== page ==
Our devices now allow us to rupture constantly our sense of being away in a new place, space and time. The current trend is to constantly break up the day into mental engagement and disengagement rather than give oneself a long, extended period of mental disengagement over days and weeks. For some, this adds a layer of stress never before witnessed in pilgrimage as an experience!
Keep Your Head on a Swivel!
What did people do before Tech Time existed? What did you used to do? You hung out. You observed. You got bored. Since you were often feeling lots of different things on the Camino, you may even have felt more sexual and decided to go talk to someone you thought attractive. You looked up at the sky.
You sang, wrote letters, sent postcards, and learned some new phrases in another language. There was no way out of the moment. You lived and you learned. Now we insulate ourselves from experiencing what is around us in favor of what is out there in the CLOUD as if that were more important than what we have in the present. That is why it is called the "present. Extended Tech Time takes us away from the present that is the Camino as a whole and we lose the possibility of living it fully.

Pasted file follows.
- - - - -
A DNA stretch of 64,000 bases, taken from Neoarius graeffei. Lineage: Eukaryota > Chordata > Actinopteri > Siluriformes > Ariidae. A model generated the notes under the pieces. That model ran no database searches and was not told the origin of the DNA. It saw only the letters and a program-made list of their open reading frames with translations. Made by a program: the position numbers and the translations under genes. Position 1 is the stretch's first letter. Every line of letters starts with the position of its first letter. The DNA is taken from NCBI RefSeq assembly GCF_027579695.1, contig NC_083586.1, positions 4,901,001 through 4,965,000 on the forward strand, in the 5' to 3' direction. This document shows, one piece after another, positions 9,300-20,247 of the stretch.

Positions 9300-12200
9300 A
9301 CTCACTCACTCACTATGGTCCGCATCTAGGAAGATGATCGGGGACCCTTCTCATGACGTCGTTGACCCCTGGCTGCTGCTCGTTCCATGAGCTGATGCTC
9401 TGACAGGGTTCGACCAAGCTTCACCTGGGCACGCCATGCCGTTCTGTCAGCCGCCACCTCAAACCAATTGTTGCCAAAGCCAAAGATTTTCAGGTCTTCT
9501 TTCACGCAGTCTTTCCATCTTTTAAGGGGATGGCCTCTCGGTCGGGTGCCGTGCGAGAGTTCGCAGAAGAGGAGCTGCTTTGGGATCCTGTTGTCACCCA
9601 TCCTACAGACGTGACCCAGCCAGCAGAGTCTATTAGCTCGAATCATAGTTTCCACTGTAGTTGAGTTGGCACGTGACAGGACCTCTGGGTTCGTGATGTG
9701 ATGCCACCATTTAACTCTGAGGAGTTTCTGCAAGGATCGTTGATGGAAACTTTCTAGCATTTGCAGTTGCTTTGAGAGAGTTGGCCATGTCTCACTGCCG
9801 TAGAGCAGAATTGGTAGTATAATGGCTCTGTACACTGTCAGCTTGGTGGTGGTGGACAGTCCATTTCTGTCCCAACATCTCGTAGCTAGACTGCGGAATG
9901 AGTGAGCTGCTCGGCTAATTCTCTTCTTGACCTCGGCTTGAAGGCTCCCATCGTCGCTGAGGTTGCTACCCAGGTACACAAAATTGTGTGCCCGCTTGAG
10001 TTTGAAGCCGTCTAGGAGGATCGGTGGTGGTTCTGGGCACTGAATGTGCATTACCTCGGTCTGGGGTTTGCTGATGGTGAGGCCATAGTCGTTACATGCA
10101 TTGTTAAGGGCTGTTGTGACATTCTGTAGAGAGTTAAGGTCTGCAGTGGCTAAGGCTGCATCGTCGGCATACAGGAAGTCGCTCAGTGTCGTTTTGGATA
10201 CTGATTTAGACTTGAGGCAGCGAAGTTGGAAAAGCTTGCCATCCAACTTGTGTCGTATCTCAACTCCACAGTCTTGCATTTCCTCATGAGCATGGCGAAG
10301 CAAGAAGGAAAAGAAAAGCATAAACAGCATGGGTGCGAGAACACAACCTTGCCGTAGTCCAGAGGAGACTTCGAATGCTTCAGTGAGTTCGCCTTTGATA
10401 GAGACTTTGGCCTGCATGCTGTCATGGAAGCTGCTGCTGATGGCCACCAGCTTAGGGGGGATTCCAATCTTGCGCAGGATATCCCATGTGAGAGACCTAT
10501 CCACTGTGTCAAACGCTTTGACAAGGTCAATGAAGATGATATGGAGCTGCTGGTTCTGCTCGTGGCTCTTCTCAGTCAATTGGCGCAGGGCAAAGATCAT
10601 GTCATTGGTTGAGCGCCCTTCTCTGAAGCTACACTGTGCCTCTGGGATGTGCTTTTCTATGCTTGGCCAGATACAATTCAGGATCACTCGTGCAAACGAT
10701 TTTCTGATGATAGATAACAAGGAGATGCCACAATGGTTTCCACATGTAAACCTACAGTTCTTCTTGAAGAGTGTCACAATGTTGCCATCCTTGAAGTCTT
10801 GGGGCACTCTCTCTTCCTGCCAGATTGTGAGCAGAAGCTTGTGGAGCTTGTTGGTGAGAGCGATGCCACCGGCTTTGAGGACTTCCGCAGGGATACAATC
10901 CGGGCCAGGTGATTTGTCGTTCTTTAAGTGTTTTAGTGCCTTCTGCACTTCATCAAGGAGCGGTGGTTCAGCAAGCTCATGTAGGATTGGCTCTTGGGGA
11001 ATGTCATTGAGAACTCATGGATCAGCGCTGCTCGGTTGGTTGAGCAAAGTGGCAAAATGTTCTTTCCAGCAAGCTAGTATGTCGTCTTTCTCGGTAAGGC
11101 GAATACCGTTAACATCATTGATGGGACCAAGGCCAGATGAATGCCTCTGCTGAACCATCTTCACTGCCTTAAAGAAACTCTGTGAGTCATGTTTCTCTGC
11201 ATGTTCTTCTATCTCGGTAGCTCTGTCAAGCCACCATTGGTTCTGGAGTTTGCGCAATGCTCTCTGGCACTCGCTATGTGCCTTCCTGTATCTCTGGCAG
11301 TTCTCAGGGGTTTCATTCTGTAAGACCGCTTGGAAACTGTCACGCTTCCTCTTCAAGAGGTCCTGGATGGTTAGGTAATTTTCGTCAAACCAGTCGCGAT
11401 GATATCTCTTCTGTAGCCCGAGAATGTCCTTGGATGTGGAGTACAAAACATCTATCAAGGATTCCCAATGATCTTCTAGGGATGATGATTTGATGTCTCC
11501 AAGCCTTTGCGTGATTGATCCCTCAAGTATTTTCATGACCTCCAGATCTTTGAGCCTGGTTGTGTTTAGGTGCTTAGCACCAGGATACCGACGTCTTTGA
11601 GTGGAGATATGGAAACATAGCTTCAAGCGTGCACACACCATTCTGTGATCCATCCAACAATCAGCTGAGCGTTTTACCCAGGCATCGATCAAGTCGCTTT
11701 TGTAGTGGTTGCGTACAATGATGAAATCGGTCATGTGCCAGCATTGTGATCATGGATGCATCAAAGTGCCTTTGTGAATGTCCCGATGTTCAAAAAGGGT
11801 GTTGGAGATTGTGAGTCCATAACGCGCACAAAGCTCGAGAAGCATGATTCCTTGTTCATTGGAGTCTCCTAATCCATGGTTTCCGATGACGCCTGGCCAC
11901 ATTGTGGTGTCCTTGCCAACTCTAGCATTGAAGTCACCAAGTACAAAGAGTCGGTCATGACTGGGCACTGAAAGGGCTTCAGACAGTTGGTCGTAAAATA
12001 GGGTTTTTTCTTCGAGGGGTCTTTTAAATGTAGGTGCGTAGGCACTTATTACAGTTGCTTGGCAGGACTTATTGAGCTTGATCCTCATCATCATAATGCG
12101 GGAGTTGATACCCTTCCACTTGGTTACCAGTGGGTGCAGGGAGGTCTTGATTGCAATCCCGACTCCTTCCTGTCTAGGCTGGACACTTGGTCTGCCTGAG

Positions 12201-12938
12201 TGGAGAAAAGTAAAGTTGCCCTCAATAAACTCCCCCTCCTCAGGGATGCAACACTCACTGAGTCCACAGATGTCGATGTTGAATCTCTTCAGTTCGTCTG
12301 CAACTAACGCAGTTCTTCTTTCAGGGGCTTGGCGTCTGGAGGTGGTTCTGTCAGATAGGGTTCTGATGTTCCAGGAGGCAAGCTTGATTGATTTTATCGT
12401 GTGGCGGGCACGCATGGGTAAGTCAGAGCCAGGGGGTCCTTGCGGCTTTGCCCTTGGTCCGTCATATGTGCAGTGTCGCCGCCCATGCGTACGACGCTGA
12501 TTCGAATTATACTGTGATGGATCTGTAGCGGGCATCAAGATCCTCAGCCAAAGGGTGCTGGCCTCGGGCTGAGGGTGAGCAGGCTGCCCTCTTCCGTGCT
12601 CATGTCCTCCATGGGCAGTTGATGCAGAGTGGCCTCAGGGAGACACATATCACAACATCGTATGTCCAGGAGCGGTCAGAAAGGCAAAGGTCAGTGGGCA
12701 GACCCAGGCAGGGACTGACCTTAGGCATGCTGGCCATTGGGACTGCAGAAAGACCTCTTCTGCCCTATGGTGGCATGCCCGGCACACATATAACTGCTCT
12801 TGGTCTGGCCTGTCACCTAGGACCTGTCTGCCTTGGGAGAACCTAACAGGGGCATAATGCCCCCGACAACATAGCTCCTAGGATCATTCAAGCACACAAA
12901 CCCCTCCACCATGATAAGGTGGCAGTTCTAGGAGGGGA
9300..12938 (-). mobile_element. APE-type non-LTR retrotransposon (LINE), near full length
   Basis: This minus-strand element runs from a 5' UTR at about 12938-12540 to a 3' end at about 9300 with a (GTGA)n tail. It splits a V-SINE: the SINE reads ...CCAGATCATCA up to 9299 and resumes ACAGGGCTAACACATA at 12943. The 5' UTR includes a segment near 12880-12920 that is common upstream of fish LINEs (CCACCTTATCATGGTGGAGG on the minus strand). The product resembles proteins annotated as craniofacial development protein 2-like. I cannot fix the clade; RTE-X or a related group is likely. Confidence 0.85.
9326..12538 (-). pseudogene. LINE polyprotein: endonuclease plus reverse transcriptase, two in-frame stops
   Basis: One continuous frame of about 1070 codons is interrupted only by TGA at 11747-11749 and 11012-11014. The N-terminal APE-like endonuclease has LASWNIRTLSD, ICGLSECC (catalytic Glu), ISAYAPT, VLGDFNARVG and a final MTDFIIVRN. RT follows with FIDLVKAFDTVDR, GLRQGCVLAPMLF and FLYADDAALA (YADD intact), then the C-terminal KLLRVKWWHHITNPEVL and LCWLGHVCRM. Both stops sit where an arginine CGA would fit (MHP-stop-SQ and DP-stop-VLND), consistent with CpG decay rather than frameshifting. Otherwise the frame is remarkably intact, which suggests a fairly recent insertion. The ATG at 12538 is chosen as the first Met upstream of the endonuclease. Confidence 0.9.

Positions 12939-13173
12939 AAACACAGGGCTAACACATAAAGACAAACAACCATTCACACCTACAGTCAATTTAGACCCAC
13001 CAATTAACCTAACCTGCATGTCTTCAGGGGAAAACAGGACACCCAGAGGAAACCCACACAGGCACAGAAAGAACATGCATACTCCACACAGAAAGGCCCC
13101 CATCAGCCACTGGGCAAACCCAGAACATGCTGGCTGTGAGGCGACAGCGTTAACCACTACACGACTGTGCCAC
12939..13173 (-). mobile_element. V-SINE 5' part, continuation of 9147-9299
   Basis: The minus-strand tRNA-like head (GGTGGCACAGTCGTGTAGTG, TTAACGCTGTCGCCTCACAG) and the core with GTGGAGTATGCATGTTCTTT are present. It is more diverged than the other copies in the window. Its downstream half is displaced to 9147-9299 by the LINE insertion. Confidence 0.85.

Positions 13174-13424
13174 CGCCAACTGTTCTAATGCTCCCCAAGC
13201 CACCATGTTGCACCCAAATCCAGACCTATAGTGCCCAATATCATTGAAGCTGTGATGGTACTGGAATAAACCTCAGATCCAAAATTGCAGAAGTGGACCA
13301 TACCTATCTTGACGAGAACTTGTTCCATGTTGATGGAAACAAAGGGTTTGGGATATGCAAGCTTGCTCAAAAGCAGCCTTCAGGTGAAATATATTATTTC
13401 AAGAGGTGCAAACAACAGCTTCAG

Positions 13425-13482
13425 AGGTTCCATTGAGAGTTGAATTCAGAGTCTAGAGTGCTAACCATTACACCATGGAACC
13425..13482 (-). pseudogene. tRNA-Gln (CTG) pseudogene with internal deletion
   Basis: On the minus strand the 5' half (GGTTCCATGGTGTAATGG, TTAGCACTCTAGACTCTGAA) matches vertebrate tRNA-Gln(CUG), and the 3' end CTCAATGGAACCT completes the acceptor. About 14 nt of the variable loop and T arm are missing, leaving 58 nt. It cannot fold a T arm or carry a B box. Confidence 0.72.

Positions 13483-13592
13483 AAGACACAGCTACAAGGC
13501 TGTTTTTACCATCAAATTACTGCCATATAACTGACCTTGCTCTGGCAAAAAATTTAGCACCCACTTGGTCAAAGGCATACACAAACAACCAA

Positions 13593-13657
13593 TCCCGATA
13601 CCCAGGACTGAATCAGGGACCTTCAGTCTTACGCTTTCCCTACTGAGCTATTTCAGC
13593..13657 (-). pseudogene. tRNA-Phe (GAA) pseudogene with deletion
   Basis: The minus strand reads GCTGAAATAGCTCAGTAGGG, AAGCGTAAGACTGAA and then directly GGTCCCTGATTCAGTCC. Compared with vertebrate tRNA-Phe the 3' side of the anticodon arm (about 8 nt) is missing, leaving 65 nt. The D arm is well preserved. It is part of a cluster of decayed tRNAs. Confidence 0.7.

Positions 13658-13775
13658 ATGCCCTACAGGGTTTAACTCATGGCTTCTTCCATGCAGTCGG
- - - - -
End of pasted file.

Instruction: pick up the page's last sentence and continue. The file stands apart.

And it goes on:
Try keeping your head out of the Cloud! A great part of the Camino pilgrimage experience is the Camino community and developing a feeling of belonging. On the Camino you will encounter many different tech mobile usage patterns among pilgrims that mirror what you will find in daily life. You may be eating at a table with other pilgrims who will multi-task your conversation by using their phone while chatting with you.
Or, you may encounter people who entertain themselves before going to bed with iPads, reading with bright lights and the pinging of notifications coming in. If you choose to go less tech connected than others, you may end up feeling more isolated from some of your companions. These can be opportunities for reflection, conversation, or compromise. It is now part of the 21 st C journey and reality. Reflect on how your actions, and those of others using their tech, potentially impact the community. There is no perfect Camino.